Sioux Falls connection creates lasting memory

  • Published
  • By Senior Airman Yash Rojas
  • 28th Bomb Wing Public Affairs
In the twilight of their careers, as their time in service draws to a close, Airmen reflect upon the landmarks of their Air Force journey. For one Ellsworth officer, at the top of his list was providing an American war hero - retired Air National Guard Gen. Joe Foss - with one last ride in the clouds.

Each Memorial Day, many share moments with family and friends honoring the memory of the fallen.

Lt. Col. Patrick Castle, 28th Medical Support Squadron commander and former Air Force Academy instructor, recalls the day he met Foss, the nation's second World War II fighter ace and Medal of Honor winner.

Castle never forgot those words he took to heart many years ago.

"Just give your best in all things [he told me],"said Castle when describing the war hero's advice. "Do the right thing ... And when you put those two things together, when a calling to serve like World War II comes about, these great things happen. It's when opportunity meets character and hard work, you get this great story of Joe Foss."

He met Foss when working as a chemistry instructor at the Academy in 2000. Castle was determined to find an appropriate speaker for the chemistry majors' graduation banquet and immediately thought of a fellow Sioux Falls native, retired ANG Gen. Joe Foss whom he admired but had never met.

With the assistance of the South Dakota National Guard in Sioux Falls, South Dakota, Castle wasted no time in contacting Foss. When he called the number, a pleasant voice answered, he said. It was his wife, Donna.

Castle explained his plan to have Foss come to the Academy and wondered if she thought her husband would be interested. She said yes without hesitation and Castle shared his plans with Foss who agreed to come to the Academy in April to address the graduating cadets.

After the banquet he and Foss visited Mitchell Hall and other parts of the Academy, but Castle could only think of the glider ride he had planned later that day. It had been more than 30 years since Foss had last flown and it was likely this flight would be his final opportunity.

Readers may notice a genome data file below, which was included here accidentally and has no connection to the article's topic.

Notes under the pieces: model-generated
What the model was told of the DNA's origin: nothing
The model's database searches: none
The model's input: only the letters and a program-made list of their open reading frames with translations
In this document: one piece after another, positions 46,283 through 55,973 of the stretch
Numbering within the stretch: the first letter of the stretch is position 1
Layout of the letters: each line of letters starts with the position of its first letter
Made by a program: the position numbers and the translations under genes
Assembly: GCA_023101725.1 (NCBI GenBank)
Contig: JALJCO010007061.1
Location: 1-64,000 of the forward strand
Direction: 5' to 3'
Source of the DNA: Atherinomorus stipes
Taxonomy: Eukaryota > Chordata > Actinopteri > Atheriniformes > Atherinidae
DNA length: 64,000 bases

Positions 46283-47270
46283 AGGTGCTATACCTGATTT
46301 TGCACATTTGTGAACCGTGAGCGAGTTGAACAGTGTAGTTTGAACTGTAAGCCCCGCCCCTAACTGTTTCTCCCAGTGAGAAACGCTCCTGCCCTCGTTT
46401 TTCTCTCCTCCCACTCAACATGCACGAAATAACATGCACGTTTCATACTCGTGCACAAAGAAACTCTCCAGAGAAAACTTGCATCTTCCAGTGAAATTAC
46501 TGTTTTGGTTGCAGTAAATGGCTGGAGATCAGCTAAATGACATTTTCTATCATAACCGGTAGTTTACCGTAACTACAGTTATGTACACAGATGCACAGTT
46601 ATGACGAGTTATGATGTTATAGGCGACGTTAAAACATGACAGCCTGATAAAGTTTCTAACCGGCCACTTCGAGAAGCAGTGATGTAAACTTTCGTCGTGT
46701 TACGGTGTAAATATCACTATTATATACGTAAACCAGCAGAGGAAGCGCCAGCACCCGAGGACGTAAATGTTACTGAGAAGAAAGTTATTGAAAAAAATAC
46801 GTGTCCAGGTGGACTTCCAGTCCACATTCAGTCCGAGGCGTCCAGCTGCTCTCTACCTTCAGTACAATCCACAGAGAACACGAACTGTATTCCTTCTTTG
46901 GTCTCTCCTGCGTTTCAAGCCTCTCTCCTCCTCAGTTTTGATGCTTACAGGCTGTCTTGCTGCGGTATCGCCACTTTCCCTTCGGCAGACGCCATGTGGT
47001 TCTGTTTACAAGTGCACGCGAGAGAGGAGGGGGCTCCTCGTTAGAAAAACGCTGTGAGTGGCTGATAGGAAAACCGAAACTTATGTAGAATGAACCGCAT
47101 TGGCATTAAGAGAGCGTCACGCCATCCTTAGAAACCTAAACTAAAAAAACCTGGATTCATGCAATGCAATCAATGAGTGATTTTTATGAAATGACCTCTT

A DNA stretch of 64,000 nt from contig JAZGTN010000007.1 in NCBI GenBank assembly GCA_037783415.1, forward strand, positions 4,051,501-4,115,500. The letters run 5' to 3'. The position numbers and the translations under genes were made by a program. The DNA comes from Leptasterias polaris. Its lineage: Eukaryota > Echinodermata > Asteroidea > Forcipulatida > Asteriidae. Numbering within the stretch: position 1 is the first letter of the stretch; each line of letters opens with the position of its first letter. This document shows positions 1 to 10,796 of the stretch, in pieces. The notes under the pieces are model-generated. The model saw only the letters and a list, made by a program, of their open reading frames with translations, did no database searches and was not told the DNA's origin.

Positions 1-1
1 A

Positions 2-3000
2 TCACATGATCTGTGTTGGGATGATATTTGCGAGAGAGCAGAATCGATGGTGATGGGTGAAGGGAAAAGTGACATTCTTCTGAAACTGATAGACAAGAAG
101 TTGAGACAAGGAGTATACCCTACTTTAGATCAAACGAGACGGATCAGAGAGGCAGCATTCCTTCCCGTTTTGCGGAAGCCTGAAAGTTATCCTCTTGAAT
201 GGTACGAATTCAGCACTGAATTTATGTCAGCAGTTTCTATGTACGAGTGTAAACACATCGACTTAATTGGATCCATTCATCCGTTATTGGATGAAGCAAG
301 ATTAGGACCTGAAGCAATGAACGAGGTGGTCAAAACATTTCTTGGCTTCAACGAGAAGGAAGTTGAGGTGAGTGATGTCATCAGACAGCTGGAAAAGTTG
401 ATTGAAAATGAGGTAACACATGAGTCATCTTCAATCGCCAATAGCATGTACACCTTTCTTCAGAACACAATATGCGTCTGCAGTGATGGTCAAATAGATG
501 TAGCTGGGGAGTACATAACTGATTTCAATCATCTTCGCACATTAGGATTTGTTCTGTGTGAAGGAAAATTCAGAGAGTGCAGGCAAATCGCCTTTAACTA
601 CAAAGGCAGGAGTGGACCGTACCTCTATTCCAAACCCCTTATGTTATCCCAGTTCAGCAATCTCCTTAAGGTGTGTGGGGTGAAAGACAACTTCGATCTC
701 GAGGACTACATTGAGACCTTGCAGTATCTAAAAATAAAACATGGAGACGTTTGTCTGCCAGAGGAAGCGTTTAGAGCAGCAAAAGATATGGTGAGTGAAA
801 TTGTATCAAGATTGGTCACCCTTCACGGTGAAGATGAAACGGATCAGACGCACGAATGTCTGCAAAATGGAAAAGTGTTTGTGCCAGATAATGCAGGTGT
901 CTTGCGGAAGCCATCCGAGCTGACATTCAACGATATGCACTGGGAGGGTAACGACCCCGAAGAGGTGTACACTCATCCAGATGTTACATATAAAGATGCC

"It was amazing to be standing there grateful to have the opportunity to have arranged for what was likely [the] last flight of such a hero," Castle said.

In 2003 Foss passed away at 86 after suffering a severe stroke in October 2002, never regaining consciousness. It is unknown if Foss flew after that fini-flight.

"The odds of him piloting another aircraft after in his 80s that moment are probably slim to none," added Castle.

Overall, the experience was incredible Castle said, so much so that he was eager to have his story with Foss documented and share it with anyone who would listen.

Following his military career, Foss remained active in his community, and in 1955 at 39-years old was elected as one of South Dakota's youngest governors. He then became the first commissioner of the newly created American Football League in 1959. Foss also spent a little time in television programming, hosted ABC's the American Sportsman, and later was even elected president of the National Rifle Association for two consecutive terms.

"[He was] an incredible man of integrity and character," said Castle. "He embodied everything good in America."

Their meeting, while short, inspired Castle throughout his military career. And as he nears his Air Force retirement and his service is over at Ellsworth-- opposite of Sioux Falls, where it all started -- he still remembers the 83-year old man who motivated him to excel and aim for greatness.